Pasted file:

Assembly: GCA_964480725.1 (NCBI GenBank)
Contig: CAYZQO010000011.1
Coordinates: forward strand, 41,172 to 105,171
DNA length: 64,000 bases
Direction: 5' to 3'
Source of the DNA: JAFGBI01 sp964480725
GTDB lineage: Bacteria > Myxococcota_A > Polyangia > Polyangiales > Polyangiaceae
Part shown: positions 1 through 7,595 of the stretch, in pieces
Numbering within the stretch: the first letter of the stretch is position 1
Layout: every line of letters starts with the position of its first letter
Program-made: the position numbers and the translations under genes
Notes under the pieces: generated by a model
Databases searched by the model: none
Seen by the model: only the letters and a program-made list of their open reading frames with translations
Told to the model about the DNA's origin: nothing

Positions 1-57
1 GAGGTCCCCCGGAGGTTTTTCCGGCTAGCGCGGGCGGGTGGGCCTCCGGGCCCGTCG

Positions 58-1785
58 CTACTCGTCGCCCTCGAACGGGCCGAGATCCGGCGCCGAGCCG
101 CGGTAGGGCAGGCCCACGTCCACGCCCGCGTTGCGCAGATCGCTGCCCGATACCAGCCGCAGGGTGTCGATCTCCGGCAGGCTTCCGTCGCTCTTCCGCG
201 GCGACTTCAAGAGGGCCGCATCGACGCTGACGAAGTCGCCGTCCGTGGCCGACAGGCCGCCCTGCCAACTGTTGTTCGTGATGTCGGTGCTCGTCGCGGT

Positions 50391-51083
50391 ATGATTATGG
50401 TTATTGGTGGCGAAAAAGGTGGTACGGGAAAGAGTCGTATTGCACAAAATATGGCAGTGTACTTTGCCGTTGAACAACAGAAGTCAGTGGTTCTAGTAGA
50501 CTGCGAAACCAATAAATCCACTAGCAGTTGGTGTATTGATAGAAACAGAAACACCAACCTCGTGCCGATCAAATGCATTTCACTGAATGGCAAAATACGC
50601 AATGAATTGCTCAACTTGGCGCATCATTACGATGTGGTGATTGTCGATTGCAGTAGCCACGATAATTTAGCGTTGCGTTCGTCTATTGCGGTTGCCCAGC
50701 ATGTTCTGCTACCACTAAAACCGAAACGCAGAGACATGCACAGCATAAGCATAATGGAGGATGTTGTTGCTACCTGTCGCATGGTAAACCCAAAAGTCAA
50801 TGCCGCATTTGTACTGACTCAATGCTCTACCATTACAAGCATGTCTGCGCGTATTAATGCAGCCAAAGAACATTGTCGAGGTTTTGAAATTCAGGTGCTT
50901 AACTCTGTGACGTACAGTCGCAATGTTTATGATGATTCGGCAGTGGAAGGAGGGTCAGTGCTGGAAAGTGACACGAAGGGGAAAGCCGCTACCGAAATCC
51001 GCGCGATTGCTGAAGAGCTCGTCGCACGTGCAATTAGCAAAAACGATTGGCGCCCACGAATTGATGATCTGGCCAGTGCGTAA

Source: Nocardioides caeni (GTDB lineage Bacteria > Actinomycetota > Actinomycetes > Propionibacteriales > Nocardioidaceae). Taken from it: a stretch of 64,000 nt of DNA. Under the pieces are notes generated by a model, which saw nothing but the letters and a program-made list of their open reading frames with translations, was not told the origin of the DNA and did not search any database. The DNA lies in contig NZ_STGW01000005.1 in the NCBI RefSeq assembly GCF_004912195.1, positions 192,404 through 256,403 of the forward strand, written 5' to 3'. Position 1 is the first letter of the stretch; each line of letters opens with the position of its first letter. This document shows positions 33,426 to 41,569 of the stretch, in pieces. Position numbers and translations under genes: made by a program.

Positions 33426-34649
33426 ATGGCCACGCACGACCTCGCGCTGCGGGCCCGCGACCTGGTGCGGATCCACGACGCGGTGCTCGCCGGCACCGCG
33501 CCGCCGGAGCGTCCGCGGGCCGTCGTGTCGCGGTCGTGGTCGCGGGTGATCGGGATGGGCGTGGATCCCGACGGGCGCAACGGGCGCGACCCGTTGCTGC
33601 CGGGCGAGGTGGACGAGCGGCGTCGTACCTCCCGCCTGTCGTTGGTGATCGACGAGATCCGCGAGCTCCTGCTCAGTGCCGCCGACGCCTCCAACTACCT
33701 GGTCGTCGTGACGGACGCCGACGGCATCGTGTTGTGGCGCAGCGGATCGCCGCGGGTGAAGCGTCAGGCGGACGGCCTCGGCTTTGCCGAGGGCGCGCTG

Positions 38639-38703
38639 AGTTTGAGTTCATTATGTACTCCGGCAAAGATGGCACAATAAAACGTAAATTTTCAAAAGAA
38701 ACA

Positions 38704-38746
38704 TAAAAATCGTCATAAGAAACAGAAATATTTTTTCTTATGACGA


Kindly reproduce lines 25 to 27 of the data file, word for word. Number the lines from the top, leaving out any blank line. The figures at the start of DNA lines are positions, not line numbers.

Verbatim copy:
50501 CTGCGAAACCAATAAATCCACTAGCAGTTGGTGTATTGATAGAAACAGAAACACCAACCTCGTGCCGATCAAATGCATTTCACTGAATGGCAAAATACGC
50601 AATGAATTGCTCAACTTGGCGCATCATTACGATGTGGTGATTGTCGATTGCAGTAGCCACGATAATTTAGCGTTGCGTTCGTCTATTGCGGTTGCCCAGC
50701 ATGTTCTGCTACCACTAAAACCGAAACGCAGAGACATGCACAGCATAAGCATAATGGAGGATGTTGTTGCTACCTGTCGCATGGTAAACCCAAAAGTCAA